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10/28/2019
Published Weekly by Grain Journal
Edited by Grainnet Editor Kendall Trump
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Safe Harvest Strategies

Navigating the Treacherous Waters of Your Busiest Season

The harvest is comparable to the perfect storm. To navigate its troubled waters, we must chart a course for success.

Harvest is a time when we invite customers into our facilities, use temporary help, work longer hours, and push our equipment to the limit. A balanced approach focusing on several elements can help ensure a safe and successful harvest.


Harvest is not only about serving customers but serving them safely. Let’s explore several ways to navigate safely through harvest.

Seasonal Labor

In our industry, it is common to hire seasonal workers during harvest. I am often asked, “How should I handle my seasonal labor, when it comes to safety?”

My answer is always the same: “Treat them the same as you would a full-time employee.”

We must ensure that seasonal employees have the tools they need to work safely. I encourage you to manage the hiring process, so that time is allotted for adequate training prior to harvest.

Training requirements will vary based on the types of tasks performed.

The life-critical topics always should be reviewed (emergency action plan, no smoking, combustible dust hazards, entrapment/engulfment, hazard communication, lockout/tagout, confined space/bin entry, etc.), but don’t forget to focus on specific tasks, their hazards, and how to manage these risks.

Pre-Planning

Navigating through harvest will not be a smooth journey.

We can minimize the risk by anticipating the hazards and challenges that we undoubtedly will face.

We need to take the time to meet frequently, perhaps daily or on a shift basis, to discuss the activities of the day, potential hazards, and ways to eliminate or manage them.

Communicate constantly with your crew providing both positive and guidance feedback.

Express your concerns, and ask for theirs. When exposure increases above what is planned, we need to collaborate, communicate, and chart the course.

Preventive Maintenance

A captain would not sail without having the crew prepare the ship for the extremes that it will face.

They not only would risk losing the ship, but more importantly, their lives. The equipment in the facility is like the ship in this example.

Make sure that it is up to the challenge by performing preventive maintenance prior to and during harvest.

Check to make sure that bearings are greased, magnets are operational, dust collection systems are operating correctly, belts are tracking properly, hazard-monitoring equipment is functioning properly, etc.

These actions not only will prevent downtime but also ensure that equipment is running safely during heavy use periods. It also is helpful to anticipate what types of equipment problems may arise.

Having critical replacement parts on hand not only eliminates downtime but also will allow efficient equipment repair.

Otherwise, equipment may run in an unsafe manner, until parts arrive. The consequences of these types of actions can be catastrophic.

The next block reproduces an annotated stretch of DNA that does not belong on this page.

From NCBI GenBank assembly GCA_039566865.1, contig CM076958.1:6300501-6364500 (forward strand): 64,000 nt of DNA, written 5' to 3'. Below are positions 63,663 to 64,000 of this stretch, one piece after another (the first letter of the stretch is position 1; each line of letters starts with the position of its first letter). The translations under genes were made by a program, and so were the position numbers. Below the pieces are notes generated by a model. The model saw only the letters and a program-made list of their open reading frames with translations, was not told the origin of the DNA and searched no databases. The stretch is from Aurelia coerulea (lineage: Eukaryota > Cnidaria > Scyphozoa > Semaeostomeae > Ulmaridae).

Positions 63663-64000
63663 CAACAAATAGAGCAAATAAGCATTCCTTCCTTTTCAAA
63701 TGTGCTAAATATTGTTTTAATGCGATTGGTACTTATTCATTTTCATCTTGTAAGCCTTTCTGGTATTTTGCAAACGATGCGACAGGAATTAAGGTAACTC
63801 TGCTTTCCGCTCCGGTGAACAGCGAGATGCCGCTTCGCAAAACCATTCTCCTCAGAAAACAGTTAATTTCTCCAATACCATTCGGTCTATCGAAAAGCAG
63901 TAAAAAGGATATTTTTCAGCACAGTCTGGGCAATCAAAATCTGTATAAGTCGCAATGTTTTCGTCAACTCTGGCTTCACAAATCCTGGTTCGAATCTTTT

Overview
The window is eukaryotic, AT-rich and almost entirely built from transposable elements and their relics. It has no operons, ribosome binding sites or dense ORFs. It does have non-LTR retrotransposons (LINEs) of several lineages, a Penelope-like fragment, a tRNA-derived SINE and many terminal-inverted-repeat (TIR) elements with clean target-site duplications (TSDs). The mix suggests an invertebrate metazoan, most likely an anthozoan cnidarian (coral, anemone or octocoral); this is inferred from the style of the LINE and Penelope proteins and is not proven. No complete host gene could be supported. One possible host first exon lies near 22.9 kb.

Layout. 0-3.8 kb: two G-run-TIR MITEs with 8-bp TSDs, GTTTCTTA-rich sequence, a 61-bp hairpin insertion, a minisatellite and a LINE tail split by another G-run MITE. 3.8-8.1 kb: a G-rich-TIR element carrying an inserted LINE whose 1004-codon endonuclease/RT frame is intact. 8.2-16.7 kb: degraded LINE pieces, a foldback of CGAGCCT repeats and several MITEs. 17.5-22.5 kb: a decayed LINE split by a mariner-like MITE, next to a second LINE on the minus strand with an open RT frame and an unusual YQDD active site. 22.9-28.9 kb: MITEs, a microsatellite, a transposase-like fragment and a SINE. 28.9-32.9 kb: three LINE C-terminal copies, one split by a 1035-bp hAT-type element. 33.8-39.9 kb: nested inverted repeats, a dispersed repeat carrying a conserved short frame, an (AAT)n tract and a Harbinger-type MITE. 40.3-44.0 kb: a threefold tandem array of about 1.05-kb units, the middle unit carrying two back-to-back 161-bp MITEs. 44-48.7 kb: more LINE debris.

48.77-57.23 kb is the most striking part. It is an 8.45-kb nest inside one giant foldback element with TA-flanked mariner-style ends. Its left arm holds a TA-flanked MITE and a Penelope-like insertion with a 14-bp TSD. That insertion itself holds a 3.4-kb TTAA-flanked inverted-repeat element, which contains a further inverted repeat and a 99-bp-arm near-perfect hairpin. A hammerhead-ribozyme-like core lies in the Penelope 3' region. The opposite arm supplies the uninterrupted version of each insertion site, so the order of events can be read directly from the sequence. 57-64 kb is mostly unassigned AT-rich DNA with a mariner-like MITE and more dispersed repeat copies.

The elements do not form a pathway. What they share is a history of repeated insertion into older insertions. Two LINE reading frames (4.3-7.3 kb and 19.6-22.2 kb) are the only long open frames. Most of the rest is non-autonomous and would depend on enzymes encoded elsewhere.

Housekeeping

Managing housekeeping in a grain handling facility is an endless task but one that is essential to the safety of all involved.

When we think about the elements that it takes to have a dust explosion, it is easy to see that harvest offers favorable conditions for a serious incident. With increased volume comes increased dust generation.

Consistent housekeeping efforts must be a priority during harvest.

Once housekeeping gets out of control, it is very hard to manage.

Making sure that a strict inspection and cleanup schedule is adhered to is critical to success.

Worker Fatigue

Long hours, tough work conditions, and dealing with customers causes stress resulting in fatigue.

Worker fatigue can cause loss of focus and concentration. To put it simply, our bodies need rest.

Combat worker fatigue by ensuring that employees get adequate breaks, rest periods, and sleep by staffing and scheduling proactively. Evaluate employee performance regularly to identify symptoms of fatigue.

It’s hard to say no to an employee who wants to pull the long shift to help out. It’s even harder to deal with an injury that we know could have been prevented.

Conclusion

Harvest can turn into the perfect storm, if we don’t do our best to plan accordingly and manage its many challenges.

It’s not uncommon for companies to focus on safety throughout the year only to lapse during the chaotic periods.

Sometimes the focus shifts from getting the job done safely to just getting it done.

I challenge each of you to plan accordingly, assess each day’s activities, and to prepare your employees for the challenges they will face.

Ensure that your employees are prepared and have the tools to perform their jobs safely. Here’s hoping that you reach your final destination without harm.

Have a safe and bountiful harvest.

Source: Joe Mlynek is president of Progressive Safety Services LLC, Gates Mills, OH; joe.mlynek@progressivesafety.us; and content creation expert for Safety Made Simple Inc., Olathe, KS; joe@safetymadesimple.com.

 
 

 
 

This Safety Alert was published by Grain Journal, Decatur, IL

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